LR Christmas dinner

We’re racing towards yuletide and all the joy that Christmas brings. If your excitement and anticipation of the big day is a little clouded by thoughts of a hefty grocery bill, why not take a look at our thrifty guide to keeping your costs down?

Food prices fell by a measly 0.2%* for the first time in eight years last month, serving as a reminder of just how long costs have been spiralling.

You may be able to make the biggest saving by giving priority to the most expensive element of your dinner, the meat. It’s not too late to buy fresh meat now at a discounted rate. Pick up a bargain and freeze it ready for thawing ahead of the big day.

Marketing savvy independent butchers may have offers on their stock, along with supermarkets where prices and deals can be checked online from the comfort of your armchair. Visit for a quick comparison of all the top traders or go to each of the major supermarkets individual websites and make a note of the hottest offers and most competitive prices. If you’re travelling to shops beyond walking distance, don’t forget to factor in fuel costs or bus fares.

It might be worth searching for vouchers while you’re online. Many supermarkets will offer loss-leading bargains on food and drink just to get you in-store in the hope that you will do your full festive shop while you’re there.

Not many of us will have been growing our own vegetables so buy seasonal vegetables as they’re often in plentiful supply and cheaper than those that are imported. The price of frozen vegetables is worth checking too. Despite a popular misconception, if plunged into the deep freeze pretty quickly they will retain a vast majority of the nutrients from the time they were picked. If you’re really brave, you can wait until Christmas Eve for the shops to start discounting perishables.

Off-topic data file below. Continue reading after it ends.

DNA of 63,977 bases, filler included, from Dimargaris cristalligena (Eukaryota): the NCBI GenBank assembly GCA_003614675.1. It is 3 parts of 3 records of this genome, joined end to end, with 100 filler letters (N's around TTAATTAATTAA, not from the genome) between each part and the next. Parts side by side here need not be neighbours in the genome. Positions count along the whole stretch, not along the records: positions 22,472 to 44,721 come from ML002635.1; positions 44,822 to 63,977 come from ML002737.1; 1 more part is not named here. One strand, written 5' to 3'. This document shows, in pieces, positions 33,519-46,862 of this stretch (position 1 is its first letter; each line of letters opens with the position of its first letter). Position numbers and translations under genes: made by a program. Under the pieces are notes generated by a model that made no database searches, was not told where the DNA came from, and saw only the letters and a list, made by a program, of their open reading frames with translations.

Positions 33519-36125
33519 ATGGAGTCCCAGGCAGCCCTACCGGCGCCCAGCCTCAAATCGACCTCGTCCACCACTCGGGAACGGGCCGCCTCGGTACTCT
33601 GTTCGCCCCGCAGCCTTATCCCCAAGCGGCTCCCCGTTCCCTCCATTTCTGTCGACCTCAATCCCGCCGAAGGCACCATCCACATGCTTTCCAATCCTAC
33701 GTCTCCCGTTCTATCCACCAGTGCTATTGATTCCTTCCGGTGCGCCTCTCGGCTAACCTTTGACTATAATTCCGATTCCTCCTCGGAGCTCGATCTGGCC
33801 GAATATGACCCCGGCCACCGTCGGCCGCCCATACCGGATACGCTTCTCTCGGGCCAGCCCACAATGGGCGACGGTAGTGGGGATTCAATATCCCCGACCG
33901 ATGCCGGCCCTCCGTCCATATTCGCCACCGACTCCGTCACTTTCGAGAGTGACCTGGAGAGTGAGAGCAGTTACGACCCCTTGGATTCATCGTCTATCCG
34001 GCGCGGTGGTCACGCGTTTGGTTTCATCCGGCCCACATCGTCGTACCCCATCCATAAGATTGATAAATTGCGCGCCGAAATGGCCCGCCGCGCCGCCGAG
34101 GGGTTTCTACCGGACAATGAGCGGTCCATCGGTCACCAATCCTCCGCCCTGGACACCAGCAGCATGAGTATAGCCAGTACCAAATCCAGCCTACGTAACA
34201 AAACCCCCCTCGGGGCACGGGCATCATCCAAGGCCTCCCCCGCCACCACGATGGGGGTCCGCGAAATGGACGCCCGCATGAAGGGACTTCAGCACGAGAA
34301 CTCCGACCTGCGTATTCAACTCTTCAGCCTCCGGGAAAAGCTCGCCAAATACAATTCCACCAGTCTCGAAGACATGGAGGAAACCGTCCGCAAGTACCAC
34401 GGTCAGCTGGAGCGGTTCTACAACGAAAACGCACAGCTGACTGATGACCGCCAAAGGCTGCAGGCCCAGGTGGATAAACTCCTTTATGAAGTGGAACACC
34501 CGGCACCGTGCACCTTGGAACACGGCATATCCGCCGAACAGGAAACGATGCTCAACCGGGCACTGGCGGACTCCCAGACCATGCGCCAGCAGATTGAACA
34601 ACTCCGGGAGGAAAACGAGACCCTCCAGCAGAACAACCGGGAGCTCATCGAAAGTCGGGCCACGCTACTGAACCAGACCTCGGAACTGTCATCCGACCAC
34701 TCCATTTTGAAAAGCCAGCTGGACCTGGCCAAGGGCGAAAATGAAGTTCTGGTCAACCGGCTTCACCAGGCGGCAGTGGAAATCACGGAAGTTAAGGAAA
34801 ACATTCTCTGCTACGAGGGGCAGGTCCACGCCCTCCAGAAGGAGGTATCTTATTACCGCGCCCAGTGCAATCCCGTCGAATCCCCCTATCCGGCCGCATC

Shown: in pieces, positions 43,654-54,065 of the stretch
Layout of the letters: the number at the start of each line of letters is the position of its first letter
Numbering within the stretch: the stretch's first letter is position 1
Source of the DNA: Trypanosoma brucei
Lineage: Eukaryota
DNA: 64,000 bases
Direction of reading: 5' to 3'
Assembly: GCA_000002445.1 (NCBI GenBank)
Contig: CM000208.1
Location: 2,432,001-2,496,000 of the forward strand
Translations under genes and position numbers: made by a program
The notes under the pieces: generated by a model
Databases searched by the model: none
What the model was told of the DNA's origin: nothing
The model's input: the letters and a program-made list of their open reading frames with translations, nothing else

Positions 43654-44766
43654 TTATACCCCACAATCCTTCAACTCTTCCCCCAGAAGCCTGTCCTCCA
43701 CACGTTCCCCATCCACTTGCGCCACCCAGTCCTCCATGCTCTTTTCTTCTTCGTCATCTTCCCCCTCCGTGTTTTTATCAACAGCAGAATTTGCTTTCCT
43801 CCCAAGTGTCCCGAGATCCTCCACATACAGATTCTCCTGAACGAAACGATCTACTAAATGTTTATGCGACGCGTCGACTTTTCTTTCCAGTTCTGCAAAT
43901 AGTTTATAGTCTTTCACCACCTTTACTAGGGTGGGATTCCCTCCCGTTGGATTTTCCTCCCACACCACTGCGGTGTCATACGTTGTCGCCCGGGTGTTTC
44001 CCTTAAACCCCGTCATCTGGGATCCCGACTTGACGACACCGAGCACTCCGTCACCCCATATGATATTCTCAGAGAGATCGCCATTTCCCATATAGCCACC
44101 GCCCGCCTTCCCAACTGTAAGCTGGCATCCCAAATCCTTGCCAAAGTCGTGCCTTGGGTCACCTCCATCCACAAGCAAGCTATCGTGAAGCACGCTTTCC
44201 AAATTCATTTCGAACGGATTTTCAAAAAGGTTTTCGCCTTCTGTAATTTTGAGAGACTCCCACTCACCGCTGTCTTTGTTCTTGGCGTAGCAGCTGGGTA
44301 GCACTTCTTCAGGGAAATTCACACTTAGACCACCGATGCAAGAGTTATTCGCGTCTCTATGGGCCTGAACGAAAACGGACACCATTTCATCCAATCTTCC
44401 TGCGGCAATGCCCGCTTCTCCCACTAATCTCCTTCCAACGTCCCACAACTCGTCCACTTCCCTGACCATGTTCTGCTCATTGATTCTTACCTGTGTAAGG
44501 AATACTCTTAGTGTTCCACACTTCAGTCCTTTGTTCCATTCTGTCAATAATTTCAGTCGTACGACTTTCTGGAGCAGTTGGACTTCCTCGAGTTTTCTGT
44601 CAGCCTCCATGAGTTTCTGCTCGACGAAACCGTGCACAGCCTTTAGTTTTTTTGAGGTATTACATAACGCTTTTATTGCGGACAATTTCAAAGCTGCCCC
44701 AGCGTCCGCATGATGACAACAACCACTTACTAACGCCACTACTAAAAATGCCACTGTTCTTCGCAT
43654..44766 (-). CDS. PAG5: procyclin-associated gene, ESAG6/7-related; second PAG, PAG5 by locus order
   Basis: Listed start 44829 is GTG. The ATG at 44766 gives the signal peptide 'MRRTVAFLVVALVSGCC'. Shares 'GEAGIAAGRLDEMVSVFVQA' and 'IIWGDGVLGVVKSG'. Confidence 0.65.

Inviting loved ones to bring food and drink to the party might be worth consideration and is probably a better option than restricting portion sizes, which some people might suggest. Another cost-cutter is to plan your menu and substitute dearer commodities like salmon or prawns for eggs mayonnaise or soup. Use some imagination or dig out a cook book for ideas.

When you start to review your sweet options, batch baking mince pies and cup cakes is a good way to save money, along with making your own Christmas pudding, which can be very expensive to buy. Don’t leave your oven or rings on when they’re not in use and buy cheaper brands of wine and spirits if they’re only going to be used in recipes and not drunk from a glass.

*Figures from the price shop index of the British Retail Consortium and Nielsen, which began in 2006.